DANCH & GRANGER SELECTIONS
Importer of Memorable Wines from the New Old World of Eastern and Central Europe
Importer of Memorable Wines from the New Old World of Eastern and Central Europe

Piquentum, Istria, Croatia

Founded in 2006
Website: http://www.piquentum.com/

Originally built in 1928, converted into war shelter in the early 90s, and now a winery, it’s the classic tale of a son of a Frenchwoman and an Istrian father growing native Croatian grapes in an old Mussolini era concrete water tank.



Dimitri_Brecevic
Dimitri Brečević

The People

Born in French Basque Country (Jurançon) in the foothills of the Pyrenees, Dimitri Brečević studied oenology in France and then worked at Domaine de Chevalier in addition to working harvests in Australia, New Zealand, Bordeaux, and Burgundy. In 2004 he decided to invest himself in his father’s homeland of Istria near the town of Buzet.


buzet
The village of Buzet

The Appellation

The name “Piquentum” is the ancient Roman word for the beautiful hilltop town of Buzet. Dimitri’s arrival falls right in line with the regions long history of Romans, Goths, Franks, and Bavarians. The Republic of Venice even had a solid 500+ year run. And although briefly a part of the Austro-Hungarian Empire until the end of World War One, it was once again a Province of Italy until 1947 when Yugoslavia was created and Italy ceded the territory.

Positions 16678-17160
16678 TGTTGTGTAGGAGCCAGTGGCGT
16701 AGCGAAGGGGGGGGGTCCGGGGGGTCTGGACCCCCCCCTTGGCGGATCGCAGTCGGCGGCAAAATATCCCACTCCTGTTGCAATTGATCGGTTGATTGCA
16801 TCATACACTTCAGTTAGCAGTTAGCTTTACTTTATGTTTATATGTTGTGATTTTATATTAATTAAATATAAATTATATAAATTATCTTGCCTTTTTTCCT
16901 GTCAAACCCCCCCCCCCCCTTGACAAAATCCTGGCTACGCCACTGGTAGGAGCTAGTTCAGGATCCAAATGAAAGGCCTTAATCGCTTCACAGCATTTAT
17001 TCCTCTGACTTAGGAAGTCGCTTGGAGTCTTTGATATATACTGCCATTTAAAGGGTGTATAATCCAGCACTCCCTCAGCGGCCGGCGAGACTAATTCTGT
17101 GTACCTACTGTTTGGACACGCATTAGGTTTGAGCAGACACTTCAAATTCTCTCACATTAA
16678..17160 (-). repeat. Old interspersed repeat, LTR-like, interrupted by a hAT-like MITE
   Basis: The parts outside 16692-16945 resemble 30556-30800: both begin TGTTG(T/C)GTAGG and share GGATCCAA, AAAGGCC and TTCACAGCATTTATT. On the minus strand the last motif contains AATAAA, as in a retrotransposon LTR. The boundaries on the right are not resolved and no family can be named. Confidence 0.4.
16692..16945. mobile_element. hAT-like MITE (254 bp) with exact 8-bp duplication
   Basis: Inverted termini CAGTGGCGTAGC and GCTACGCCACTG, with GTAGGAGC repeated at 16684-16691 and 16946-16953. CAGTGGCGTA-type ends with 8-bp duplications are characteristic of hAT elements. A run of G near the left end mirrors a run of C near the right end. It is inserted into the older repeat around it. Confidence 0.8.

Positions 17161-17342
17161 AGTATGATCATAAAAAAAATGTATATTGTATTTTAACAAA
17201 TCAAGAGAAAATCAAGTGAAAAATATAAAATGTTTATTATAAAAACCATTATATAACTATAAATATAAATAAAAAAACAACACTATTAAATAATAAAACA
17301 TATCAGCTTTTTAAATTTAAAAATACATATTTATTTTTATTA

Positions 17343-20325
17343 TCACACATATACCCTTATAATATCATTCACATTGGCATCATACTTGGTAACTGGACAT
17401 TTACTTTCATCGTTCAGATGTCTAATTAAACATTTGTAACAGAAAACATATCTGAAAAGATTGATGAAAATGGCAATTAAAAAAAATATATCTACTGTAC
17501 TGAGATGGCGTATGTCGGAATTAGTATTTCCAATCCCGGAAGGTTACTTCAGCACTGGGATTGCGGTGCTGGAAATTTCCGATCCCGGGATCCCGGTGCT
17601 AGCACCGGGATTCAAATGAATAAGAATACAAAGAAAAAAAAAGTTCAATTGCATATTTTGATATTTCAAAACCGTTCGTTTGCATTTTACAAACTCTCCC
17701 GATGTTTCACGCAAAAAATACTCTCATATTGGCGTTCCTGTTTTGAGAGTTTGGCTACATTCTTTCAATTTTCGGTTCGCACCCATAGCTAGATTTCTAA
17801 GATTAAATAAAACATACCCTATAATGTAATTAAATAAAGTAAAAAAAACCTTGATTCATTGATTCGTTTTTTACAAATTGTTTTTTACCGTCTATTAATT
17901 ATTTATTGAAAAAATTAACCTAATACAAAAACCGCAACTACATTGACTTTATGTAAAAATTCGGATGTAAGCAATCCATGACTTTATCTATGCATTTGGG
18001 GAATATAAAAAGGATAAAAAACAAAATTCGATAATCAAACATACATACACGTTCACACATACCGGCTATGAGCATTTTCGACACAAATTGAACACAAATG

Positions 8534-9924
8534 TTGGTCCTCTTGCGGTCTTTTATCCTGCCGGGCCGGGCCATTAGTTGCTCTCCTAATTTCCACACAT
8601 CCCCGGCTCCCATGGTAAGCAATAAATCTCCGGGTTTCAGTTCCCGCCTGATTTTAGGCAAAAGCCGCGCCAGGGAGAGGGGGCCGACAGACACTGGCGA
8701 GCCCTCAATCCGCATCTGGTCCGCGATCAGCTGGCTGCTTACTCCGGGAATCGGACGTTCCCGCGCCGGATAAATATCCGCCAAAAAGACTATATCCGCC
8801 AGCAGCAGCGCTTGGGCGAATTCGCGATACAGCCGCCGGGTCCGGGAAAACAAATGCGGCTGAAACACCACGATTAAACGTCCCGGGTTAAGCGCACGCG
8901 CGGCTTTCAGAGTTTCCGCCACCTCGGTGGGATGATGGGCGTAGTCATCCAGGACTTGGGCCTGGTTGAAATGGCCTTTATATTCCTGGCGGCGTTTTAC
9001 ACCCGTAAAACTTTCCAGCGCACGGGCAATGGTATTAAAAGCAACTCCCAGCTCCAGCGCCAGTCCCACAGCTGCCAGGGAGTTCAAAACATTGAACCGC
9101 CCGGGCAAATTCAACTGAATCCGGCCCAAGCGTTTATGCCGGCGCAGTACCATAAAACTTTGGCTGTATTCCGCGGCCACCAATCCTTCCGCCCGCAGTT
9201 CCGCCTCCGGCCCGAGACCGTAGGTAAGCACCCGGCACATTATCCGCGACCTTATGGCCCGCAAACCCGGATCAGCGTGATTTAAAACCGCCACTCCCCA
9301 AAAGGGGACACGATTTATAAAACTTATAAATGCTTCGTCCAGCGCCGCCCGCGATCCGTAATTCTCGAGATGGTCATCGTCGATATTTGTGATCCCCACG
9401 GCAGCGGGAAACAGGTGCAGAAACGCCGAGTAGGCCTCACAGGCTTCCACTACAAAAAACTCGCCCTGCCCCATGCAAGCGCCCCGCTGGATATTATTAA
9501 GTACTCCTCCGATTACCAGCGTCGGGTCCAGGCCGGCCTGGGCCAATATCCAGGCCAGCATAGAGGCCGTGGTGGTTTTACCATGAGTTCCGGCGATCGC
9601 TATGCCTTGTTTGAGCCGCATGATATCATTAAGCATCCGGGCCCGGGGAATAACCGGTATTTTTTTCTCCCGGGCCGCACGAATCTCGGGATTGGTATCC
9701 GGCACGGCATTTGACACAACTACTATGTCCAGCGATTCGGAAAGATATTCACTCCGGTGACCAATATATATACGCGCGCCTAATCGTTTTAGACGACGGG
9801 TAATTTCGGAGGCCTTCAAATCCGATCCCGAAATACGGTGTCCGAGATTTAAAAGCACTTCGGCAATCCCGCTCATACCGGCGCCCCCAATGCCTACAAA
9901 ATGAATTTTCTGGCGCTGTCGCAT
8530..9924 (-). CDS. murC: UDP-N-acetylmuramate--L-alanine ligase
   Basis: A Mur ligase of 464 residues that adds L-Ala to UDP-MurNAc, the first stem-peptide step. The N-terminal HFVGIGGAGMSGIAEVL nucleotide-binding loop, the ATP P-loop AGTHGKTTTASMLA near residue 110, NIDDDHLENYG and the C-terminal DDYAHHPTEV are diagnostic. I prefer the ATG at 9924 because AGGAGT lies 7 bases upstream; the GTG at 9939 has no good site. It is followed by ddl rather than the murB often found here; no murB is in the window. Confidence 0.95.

Istria is the largest peninsula in the Adriatic. Croatia’s westernmost region, it borders both Italy and Slovenia. With only about 1750 square miles, over 280 miles are coastline with 35% covered with oak and pine forests. Indigenous grapes like Malvazija Istarska and Teran coupled with the mineral rich white and red Karst soils all seem to echo the salinity of this pristine coastline and the pungency of its truffle-ridden interior.


piquentum harvest
In the vineyard

Vineyards

On the northern edge of Adriatic, the climate in the interior of Istria can actually be very cold when strong winds known as the “Bura” descend from the north. Even closer to harvest in September, the nights remain cold and help maintain acidity and aroma despite experiencing dry and hot days typical of the Mediterranean. With currently 4.5 ha of vineyards: Malvasia 60%, Teran 20%, Refosco 20%, Dimitri’s goal is to keep competition high, work the land by hand, and get roots digging deeper and deeper into the ferrous rich red and flysch rich white soils that define Istrian Terroir.


piquentum winery
Inside the winery

Winemaking

Grapes are hand picked and then slowly pressed into tank without temperature control. Since the winery is converted concrete water tank, the temperature is a constant 10-11ºC all year long. This is perfect for aging, but this is often too cold to get a native fermentation started. Using fans to draw in the warmer outside air to around 14ºC, all of Dimitri’s wines complete a wild ferment without the use of added yeast, bacteria, enzymes, or any additives. After a long and slow fermentation without stalling fermentation or cold soaks, the wines are bottled unfiltered with just enough sulfur to ensure a safe journey across the Atlantic.
 
PiquentumMalvazija 2016
White Wine , Organic
Malvazija;
12.8%
2.3 g/l
5.4 g/l